Under a tenth of the Lithuanian population – 8 percent – view the Russian annexation of Crimea in a positive light, and the share includes a considerable number of Lithuanian-speakers, shows a poll published by the Civil Society Institute on Thursday.
Crimea
© RIA/Scanpix

According to the survey carried out by the Vilmorus pollster, 5.3 percent of respondents said they viewed the Crimean annexation by Russia positively light and 2.6 percent said they viewed it very positively. Meanwhile, 11 percent said it was something negative and 52 percent listed it as very negative. Another 14 percent of those polled did not have an opinion on the matter.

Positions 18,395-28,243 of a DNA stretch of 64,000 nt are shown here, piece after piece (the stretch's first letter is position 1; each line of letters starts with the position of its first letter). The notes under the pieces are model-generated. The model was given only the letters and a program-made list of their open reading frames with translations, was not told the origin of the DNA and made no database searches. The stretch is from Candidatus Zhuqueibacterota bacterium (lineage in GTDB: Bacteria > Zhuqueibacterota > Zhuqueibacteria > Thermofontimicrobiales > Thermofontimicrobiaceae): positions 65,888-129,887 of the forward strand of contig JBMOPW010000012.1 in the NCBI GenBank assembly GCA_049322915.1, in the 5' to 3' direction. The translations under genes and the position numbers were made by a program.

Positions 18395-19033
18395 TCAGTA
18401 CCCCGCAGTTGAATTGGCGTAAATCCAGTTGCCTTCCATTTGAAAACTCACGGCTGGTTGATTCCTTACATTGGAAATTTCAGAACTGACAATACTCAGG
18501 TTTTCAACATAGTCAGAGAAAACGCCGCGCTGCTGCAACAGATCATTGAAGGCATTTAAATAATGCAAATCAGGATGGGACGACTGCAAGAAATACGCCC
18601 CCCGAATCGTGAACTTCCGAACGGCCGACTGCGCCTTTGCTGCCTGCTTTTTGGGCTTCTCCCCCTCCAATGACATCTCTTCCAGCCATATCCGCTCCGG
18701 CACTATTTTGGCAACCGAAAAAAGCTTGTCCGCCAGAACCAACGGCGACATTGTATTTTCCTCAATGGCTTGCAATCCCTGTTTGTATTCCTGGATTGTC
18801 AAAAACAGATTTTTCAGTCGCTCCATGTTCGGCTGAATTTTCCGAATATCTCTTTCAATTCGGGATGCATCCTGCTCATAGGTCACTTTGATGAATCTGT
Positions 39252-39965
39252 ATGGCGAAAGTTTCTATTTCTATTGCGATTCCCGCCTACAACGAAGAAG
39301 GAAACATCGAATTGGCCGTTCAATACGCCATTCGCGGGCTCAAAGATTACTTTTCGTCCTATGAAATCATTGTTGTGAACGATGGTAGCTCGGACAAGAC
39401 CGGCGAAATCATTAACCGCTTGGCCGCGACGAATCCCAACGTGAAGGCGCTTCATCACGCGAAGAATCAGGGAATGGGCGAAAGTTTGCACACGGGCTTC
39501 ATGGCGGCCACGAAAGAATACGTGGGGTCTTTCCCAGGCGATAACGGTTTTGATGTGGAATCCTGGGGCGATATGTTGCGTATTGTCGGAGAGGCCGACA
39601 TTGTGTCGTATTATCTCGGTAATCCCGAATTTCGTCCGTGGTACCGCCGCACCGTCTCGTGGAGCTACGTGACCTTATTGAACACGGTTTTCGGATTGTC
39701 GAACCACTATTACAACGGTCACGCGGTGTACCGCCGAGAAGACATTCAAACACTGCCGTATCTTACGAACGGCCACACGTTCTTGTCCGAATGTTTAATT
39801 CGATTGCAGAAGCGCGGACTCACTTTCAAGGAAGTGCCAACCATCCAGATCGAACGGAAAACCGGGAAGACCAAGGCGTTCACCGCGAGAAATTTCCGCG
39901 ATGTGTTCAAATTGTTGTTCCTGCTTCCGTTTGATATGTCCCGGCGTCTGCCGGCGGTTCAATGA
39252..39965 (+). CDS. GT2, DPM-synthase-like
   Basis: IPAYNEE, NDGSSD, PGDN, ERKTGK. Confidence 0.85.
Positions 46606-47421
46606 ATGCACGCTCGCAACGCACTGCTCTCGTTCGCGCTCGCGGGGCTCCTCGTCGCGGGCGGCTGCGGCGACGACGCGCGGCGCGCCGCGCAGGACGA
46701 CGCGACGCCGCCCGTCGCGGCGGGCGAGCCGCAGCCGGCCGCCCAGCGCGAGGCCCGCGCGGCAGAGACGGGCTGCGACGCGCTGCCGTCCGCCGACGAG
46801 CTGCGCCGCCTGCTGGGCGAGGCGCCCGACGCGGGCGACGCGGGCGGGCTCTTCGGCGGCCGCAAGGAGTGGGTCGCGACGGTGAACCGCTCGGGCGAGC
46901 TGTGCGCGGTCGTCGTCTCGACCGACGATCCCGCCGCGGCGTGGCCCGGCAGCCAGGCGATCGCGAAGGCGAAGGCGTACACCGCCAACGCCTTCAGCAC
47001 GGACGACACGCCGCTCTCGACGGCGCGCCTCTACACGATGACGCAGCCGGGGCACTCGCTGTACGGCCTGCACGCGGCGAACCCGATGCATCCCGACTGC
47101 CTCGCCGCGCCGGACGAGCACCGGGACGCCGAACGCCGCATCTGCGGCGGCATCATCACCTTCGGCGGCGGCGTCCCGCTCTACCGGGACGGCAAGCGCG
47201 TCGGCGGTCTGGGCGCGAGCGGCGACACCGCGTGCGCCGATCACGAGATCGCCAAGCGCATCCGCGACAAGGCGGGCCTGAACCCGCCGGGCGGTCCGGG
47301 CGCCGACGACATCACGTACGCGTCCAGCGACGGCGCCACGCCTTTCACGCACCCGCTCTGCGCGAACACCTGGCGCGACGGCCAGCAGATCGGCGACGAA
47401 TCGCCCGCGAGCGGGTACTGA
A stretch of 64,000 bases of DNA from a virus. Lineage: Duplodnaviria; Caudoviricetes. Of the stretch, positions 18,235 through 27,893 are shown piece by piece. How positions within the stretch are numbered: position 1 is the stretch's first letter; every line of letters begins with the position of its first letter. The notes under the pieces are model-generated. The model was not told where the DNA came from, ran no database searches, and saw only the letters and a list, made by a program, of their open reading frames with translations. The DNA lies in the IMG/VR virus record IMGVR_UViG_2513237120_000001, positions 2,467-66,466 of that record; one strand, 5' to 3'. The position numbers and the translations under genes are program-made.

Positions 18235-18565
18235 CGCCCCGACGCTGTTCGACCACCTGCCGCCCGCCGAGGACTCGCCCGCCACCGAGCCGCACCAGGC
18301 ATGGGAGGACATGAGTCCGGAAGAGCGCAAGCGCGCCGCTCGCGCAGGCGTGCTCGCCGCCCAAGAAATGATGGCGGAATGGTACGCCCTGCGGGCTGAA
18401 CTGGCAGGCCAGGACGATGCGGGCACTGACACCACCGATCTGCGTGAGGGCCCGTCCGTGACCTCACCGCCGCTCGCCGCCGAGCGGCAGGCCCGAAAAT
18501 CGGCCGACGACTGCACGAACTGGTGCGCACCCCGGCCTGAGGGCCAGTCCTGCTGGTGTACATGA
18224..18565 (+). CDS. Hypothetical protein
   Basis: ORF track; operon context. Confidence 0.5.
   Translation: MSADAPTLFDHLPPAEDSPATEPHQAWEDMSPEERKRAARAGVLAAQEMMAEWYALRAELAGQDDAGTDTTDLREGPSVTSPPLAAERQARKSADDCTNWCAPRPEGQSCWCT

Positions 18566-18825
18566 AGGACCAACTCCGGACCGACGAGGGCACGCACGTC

Ainė Ramonaitė, a professor at Vilnius University's International Relations and Political Sciences Institute who presented the survey, said that more than half of the 8 percent who see the Crimean annexation as a positive thing were Lithuanian-speakers. Based on the survey results, she added that the annexation was welcomed by those who also thought that life in the Soviet era was better.

The survey of 1,000 residents of Lithuania between ages of 15 and 75 was carried out on 7-16 November 2014.

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